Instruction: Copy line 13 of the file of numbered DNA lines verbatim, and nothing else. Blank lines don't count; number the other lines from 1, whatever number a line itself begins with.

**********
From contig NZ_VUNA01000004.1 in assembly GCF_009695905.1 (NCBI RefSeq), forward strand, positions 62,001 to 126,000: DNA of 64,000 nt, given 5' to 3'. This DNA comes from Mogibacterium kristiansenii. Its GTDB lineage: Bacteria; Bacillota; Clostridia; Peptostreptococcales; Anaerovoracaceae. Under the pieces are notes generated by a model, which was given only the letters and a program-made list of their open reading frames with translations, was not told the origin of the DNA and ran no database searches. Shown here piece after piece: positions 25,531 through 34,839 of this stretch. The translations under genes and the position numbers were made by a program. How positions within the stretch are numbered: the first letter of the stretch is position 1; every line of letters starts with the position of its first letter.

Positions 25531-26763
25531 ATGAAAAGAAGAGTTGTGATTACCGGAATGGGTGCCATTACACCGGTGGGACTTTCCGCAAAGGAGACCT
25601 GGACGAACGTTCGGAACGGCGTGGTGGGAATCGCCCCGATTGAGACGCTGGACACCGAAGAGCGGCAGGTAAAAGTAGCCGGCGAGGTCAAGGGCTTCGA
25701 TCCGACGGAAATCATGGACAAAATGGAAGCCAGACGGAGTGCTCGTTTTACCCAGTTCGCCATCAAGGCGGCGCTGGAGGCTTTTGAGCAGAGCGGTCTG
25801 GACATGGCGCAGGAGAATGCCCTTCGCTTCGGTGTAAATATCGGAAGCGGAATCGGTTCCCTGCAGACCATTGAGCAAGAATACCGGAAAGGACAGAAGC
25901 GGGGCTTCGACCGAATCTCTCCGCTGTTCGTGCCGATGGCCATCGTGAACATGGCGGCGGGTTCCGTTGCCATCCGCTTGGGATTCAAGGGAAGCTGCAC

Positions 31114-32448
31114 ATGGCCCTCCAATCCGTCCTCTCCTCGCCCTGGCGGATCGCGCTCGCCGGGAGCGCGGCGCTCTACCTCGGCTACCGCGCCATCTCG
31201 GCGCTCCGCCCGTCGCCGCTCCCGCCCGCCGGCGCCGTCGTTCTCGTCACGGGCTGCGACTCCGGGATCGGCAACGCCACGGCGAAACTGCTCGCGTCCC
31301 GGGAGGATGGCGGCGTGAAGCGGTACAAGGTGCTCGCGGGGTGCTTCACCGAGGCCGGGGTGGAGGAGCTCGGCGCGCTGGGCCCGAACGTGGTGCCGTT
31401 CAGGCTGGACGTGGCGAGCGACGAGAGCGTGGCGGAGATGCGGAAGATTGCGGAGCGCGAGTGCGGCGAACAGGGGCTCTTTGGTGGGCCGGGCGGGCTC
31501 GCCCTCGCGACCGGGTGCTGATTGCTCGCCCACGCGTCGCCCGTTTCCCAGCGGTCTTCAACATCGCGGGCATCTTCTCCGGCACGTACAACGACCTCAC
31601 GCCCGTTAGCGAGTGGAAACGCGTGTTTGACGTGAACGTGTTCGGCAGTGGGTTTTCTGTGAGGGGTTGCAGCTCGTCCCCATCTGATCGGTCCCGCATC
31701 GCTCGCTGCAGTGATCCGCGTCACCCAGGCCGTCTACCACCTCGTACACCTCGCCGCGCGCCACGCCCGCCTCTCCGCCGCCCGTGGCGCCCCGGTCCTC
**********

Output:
31501 GCCCTCGCGACCGGGTGCTGATTGCTCGCCCACGCGTCGCCCGTTTCCCAGCGGTCTTCAACATCGCGGGCATCTTCTCCGGCACGTACAACGACCTCAC